CAIRN-INT.INFO : International Edition

The interview that determines whether a person will be granted refugee status lasts only a few hours. However, in most cases, asylum seekers may well have been awaiting that moment for years. During those years, it is advisable to prepare oneself by gathering as much information as possible in order to increase the chances that the interview will be successful. Those who have fled from war zones have to prove that they had really lived in them; those who have been persecuted for their political opinions must show the history of their commitment. What do immigration agents want to know about those who have been driven from their countries because of their sexual orientation? This is the question asked by young men and women from Gambia, who have fled homophobic violence and are seeking the protection of the UNHCR in Dakar. Since they have had to deal on a daily basis with discrimination by many Senegalese – who consider gays and lesbians to be “bad” Africans and Muslims – queer youth from Gambia wonder whether immigration agents will have the same stereotypes. To try to get a sense of these stereotypes, these asylum seekers use social networking to connect with others who have already succeeded in being granted “LGBT refugee” status.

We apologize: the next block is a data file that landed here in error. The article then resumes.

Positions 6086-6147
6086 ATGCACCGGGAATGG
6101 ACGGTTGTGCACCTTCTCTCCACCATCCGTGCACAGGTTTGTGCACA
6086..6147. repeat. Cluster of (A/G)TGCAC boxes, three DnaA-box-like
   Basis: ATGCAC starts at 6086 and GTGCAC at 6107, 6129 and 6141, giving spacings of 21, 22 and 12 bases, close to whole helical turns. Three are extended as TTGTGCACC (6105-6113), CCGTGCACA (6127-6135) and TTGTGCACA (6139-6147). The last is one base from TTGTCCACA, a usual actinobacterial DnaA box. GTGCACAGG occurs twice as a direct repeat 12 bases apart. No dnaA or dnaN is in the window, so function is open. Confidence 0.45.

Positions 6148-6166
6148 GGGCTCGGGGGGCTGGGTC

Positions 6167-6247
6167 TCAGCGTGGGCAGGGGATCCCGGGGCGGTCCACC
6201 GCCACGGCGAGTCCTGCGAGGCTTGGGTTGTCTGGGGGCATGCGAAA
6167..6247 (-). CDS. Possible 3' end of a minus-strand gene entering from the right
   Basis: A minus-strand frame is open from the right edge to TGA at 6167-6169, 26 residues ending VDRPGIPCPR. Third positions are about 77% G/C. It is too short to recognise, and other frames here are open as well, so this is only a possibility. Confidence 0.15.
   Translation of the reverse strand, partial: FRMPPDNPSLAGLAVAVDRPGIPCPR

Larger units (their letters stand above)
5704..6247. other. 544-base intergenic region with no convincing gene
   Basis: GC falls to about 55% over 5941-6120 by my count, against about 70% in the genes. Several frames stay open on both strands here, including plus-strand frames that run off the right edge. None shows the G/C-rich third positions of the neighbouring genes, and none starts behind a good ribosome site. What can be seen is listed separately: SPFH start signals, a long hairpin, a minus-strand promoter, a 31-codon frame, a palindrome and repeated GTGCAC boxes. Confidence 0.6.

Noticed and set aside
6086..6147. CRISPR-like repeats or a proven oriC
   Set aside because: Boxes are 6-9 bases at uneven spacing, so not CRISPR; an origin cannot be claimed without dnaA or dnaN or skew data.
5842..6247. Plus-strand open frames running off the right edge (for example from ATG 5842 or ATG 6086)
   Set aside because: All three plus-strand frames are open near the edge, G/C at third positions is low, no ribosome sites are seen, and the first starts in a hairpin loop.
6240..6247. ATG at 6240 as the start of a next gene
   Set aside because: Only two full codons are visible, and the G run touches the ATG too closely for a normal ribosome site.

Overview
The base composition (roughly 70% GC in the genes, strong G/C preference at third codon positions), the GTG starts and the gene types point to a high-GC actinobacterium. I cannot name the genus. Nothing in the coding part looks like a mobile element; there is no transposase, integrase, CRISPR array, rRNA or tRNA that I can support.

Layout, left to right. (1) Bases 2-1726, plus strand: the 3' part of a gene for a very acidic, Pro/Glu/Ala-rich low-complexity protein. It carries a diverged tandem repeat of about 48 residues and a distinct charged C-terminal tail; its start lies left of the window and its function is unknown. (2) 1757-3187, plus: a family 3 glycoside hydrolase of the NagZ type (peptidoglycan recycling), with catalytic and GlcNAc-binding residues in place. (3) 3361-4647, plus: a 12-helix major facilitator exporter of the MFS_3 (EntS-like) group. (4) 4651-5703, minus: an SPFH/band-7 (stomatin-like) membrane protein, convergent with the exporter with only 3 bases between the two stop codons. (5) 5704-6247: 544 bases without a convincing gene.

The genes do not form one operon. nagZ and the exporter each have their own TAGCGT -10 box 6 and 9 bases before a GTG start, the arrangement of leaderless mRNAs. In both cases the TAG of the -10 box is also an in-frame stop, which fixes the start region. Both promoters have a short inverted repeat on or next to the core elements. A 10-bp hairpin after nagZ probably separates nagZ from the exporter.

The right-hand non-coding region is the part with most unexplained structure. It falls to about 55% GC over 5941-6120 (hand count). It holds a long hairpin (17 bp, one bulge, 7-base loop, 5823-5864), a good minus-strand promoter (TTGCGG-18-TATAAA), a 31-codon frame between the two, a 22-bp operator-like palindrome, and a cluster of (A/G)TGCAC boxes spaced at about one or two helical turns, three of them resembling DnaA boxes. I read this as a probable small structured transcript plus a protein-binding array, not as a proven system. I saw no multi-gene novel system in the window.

• asylum
  • relocation
  • stereotypes
  • queer
  • LGBT
  • social networking
  • West Africa
  • Senegal
  • Gambia
Agathe Menetrier
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